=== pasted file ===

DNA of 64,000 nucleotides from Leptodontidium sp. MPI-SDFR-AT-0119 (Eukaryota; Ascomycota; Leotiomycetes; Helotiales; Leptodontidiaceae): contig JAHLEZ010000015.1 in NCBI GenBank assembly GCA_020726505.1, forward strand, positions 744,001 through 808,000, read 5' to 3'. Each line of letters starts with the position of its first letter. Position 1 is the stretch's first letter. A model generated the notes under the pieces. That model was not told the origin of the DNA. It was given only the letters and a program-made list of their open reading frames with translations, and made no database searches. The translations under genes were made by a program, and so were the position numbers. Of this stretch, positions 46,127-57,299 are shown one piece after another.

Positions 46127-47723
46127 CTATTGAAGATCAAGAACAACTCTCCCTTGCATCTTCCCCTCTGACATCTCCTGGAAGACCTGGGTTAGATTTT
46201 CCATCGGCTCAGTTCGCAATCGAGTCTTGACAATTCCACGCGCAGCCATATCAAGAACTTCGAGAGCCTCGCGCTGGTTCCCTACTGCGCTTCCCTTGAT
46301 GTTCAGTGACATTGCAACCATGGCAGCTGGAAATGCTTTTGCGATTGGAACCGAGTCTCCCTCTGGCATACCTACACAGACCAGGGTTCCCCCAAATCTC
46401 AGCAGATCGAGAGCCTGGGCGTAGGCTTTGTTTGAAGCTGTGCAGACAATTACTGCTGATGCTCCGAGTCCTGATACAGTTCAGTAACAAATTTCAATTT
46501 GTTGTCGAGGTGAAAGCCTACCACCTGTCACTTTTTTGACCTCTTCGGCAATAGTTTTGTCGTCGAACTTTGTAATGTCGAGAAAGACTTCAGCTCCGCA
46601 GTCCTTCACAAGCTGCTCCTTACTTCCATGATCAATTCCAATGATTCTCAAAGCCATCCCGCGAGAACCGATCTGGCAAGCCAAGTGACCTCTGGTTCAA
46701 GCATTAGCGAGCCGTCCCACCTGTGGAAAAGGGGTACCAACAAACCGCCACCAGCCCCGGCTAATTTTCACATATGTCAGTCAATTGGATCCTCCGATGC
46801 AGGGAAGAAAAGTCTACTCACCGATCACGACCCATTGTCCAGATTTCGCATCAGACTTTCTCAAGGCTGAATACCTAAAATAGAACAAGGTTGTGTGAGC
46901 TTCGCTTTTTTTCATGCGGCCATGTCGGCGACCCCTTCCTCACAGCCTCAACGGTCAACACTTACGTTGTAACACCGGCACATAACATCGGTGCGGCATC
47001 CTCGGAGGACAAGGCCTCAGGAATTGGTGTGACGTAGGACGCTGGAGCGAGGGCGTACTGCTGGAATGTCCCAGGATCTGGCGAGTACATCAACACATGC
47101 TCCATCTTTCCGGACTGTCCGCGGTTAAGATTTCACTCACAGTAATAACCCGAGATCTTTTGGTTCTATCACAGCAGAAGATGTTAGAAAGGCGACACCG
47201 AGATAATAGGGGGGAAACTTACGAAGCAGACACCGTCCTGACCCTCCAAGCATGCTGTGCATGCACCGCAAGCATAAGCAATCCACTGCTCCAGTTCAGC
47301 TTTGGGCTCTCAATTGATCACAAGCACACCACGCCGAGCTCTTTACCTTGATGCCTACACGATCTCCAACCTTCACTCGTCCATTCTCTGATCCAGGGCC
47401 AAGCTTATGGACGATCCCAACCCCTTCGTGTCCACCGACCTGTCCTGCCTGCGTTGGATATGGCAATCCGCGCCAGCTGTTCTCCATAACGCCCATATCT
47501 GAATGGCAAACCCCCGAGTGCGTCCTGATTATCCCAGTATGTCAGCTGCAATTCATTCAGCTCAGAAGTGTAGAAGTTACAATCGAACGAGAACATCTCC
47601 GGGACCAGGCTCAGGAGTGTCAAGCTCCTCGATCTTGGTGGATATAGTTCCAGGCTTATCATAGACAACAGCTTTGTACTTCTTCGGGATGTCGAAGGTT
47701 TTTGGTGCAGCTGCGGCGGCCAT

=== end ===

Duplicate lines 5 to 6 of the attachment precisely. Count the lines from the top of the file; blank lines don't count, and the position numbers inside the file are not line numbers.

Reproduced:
46301 GTTCAGTGACATTGCAACCATGGCAGCTGGAAATGCTTTTGCGATTGGAACCGAGTCTCCCTCTGGCATACCTACACAGACCAGGGTTCCCCCAAATCTC
46401 AGCAGATCGAGAGCCTGGGCGTAGGCTTTGTTTGAAGCTGTGCAGACAATTACTGCTGATGCTCCGAGTCCTGATACAGTTCAGTAACAAATTTCAATTT